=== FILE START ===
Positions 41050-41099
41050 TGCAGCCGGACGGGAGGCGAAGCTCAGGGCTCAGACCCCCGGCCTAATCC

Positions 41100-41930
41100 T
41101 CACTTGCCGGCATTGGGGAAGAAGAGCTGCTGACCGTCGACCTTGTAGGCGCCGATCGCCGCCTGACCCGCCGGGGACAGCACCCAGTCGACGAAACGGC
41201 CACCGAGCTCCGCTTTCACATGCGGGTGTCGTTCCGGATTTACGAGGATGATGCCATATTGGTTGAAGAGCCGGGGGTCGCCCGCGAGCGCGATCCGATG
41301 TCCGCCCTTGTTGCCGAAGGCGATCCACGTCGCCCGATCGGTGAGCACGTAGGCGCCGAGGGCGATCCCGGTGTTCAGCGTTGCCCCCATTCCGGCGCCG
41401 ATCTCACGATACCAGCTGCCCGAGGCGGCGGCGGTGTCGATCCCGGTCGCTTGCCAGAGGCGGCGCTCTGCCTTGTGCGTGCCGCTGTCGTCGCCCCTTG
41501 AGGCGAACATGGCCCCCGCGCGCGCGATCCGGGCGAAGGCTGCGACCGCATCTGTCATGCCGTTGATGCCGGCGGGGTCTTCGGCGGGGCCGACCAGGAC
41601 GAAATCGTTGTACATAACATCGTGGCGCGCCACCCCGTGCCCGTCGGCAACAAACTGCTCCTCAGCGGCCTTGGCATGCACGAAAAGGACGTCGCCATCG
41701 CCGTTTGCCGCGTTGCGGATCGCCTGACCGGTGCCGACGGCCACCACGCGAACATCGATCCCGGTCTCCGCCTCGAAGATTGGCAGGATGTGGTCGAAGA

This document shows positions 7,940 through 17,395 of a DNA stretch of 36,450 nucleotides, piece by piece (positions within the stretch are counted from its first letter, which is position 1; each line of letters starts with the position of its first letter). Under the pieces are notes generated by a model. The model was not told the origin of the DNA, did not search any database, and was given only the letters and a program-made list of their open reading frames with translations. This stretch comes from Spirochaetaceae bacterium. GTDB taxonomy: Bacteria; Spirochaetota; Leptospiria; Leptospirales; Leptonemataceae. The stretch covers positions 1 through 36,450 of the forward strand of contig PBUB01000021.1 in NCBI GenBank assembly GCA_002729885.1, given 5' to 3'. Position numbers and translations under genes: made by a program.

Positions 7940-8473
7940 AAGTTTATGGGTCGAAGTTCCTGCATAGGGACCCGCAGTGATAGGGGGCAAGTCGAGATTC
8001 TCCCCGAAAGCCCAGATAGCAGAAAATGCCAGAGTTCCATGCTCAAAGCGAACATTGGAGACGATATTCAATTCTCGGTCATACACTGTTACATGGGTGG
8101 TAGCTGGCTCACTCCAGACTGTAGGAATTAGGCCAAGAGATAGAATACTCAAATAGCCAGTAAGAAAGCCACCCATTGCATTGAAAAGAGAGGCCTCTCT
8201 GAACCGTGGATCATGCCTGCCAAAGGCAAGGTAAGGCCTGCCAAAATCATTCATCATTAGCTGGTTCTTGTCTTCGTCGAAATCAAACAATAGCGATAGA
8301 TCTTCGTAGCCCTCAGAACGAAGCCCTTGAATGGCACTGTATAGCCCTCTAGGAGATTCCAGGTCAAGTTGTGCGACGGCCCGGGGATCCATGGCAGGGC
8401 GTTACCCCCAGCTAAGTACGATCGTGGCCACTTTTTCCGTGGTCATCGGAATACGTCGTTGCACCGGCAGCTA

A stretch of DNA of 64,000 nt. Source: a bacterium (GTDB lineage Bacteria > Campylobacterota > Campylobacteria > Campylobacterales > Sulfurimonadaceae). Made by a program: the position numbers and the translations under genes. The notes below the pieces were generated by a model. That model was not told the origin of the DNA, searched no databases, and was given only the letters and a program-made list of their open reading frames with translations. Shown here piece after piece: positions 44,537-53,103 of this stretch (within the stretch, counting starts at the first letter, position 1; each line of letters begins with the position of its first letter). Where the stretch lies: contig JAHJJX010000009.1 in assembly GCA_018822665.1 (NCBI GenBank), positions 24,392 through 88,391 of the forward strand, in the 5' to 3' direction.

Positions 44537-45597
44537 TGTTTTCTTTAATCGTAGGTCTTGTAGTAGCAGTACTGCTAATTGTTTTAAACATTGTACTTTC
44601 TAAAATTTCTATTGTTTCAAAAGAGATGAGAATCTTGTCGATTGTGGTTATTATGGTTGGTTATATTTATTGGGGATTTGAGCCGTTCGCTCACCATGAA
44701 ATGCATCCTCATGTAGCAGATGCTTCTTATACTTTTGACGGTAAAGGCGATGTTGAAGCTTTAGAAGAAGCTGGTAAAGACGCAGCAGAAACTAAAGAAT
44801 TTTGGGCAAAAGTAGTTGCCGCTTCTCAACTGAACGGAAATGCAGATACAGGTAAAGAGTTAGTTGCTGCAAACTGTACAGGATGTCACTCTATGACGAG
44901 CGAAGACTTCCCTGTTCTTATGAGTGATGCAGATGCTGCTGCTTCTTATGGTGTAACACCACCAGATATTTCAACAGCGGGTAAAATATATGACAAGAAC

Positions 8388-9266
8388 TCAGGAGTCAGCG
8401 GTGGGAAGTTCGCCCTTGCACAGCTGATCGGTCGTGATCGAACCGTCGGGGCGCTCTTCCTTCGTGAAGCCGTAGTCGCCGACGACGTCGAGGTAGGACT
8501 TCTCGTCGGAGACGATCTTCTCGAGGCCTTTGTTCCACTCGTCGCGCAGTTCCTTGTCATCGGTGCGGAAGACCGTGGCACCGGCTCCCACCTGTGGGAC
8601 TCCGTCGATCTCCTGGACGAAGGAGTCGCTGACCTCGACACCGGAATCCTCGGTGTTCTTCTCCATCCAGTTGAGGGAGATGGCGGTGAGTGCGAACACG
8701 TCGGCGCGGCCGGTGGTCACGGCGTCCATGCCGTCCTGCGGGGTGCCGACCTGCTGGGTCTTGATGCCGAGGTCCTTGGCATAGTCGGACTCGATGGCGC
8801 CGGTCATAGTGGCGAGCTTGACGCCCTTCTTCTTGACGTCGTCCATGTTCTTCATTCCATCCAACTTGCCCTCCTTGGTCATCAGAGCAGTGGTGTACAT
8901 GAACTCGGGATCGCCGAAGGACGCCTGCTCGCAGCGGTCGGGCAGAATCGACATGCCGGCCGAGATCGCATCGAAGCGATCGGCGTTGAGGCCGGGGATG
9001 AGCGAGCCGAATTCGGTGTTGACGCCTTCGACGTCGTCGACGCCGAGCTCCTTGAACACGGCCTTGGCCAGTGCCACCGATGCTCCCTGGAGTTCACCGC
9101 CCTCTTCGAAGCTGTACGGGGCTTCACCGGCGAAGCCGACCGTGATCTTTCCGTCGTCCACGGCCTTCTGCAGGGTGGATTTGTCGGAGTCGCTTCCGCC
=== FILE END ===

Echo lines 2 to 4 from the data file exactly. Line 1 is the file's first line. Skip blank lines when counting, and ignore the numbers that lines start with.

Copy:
41050 TGCAGCCGGACGGGAGGCGAAGCTCAGGGCTCAGACCCCCGGCCTAATCC

Positions 41100-41930
41100 T